Phil, who is a very good student of physics, was called Rainmaker by Newman for his high arching shots. Nadal told a story of how he took a jump shot from the right corner at Woodbridge High School that was so high that it hit the ceiling. He also talked about how he used the arch in his shot to make patented hook shots that helped him find a way to score against bigger players that would marvel both his high school and college coaches. Just as he was with physics, Phil was a good student of the game of basketball. Not only in the techniques of shooting and scoring, but also in the running of offenses.
Under the tutelage of both Newman and his college coach at Stevens, Phil studied all aspects of the motion offense, and even added some wrinkles of his own to it through the years. He talked about how well he and his teammates understood and ran the motion offense when he was at Stevens. They all had plays for one another off of the offense, and when he was on the freshman team there, he and his teammates would beat the varsity much like Kareem Abdul-Jabbar and his freshmen teammates beat the varsity at UCLA in the late 1960s.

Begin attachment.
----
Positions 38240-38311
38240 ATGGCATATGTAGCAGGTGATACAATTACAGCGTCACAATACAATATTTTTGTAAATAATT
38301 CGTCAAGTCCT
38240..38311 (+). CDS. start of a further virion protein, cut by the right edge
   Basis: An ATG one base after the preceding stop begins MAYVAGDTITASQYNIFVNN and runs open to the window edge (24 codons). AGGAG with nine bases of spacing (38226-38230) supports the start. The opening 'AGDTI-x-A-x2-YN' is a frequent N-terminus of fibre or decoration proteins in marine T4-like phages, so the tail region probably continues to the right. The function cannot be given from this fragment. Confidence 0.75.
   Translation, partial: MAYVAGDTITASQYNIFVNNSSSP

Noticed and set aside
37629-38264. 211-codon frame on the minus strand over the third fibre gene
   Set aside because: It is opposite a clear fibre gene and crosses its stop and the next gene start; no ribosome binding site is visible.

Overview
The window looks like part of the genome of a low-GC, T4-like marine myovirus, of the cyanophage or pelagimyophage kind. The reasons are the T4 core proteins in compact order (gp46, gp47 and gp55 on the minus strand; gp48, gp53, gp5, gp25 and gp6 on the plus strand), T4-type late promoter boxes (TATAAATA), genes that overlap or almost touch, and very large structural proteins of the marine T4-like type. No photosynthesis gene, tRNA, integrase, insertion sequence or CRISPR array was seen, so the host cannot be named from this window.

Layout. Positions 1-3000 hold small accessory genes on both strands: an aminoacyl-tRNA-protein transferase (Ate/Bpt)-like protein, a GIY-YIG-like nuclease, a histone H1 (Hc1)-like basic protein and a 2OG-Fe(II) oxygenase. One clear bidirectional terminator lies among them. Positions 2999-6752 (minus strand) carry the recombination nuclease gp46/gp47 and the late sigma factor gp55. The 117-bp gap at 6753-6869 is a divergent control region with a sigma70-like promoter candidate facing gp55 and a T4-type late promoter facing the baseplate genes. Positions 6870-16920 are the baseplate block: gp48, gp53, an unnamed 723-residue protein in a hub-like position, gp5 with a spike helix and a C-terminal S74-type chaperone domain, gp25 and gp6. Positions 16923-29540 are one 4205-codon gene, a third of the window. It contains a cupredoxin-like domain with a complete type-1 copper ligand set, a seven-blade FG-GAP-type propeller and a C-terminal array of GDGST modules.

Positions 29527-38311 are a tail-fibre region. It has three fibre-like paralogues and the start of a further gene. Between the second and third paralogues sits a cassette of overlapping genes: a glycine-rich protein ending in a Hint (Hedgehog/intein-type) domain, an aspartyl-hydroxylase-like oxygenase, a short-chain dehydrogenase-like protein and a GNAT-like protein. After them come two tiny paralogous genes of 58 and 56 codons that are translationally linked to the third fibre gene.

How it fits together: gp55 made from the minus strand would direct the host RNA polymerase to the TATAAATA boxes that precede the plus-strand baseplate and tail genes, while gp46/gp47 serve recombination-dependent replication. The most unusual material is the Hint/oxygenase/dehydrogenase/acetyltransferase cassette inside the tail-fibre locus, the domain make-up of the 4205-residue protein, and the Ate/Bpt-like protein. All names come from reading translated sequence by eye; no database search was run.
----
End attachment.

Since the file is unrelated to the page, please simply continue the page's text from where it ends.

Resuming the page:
Today, you can find Phil teaching young kids the fundamentals of basketball on the playgrounds of Perth Amboy. He also likes to give those kids history lessons on the heyday of Panther basketball when it dominated high school hoops in Middlesex County with the likes of Brian Taylor and his brother Blake along with Wayne Pennyfeather and many others. He told a story to me about how those great Amboy teams would psychologically demoralize you with the skill they showed not only in their layup lines, but also their dunking lines back in the day.